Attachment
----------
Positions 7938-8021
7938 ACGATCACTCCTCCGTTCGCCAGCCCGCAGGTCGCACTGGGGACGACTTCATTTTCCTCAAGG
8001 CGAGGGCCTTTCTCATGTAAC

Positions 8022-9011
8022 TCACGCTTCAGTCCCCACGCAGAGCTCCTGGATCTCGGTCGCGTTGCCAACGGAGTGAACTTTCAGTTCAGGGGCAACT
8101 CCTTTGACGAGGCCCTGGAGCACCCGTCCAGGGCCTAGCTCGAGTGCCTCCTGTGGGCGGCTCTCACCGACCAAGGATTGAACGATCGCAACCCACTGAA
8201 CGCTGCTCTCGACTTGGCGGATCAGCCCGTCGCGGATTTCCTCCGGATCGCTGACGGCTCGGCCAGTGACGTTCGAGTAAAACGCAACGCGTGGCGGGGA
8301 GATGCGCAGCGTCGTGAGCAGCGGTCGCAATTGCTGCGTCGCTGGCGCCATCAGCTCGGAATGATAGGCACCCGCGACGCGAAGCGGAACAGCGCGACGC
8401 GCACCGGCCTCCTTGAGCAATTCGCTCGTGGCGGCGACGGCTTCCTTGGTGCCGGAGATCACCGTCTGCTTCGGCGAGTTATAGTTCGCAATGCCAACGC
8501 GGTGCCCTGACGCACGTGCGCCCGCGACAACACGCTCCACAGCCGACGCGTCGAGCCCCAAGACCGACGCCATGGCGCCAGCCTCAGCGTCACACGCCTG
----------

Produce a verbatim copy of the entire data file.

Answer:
Positions 7938-8021
7938 ACGATCACTCCTCCGTTCGCCAGCCCGCAGGTCGCACTGGGGACGACTTCATTTTCCTCAAGG
8001 CGAGGGCCTTTCTCATGTAAC

Positions 8022-9011
8022 TCACGCTTCAGTCCCCACGCAGAGCTCCTGGATCTCGGTCGCGTTGCCAACGGAGTGAACTTTCAGTTCAGGGGCAACT
8101 CCTTTGACGAGGCCCTGGAGCACCCGTCCAGGGCCTAGCTCGAGTGCCTCCTGTGGGCGGCTCTCACCGACCAAGGATTGAACGATCGCAACCCACTGAA
8201 CGCTGCTCTCGACTTGGCGGATCAGCCCGTCGCGGATTTCCTCCGGATCGCTGACGGCTCGGCCAGTGACGTTCGAGTAAAACGCAACGCGTGGCGGGGA
8301 GATGCGCAGCGTCGTGAGCAGCGGTCGCAATTGCTGCGTCGCTGGCGCCATCAGCTCGGAATGATAGGCACCCGCGACGCGAAGCGGAACAGCGCGACGC
8401 GCACCGGCCTCCTTGAGCAATTCGCTCGTGGCGGCGACGGCTTCCTTGGTGCCGGAGATCACCGTCTGCTTCGGCGAGTTATAGTTCGCAATGCCAACGC
8501 GGTGCCCTGACGCACGTGCGCCCGCGACAACACGCTCCACAGCCGACGCGTCGAGCCCCAAGACCGACGCCATGGCGCCAGCCTCAGCGTCACACGCCTG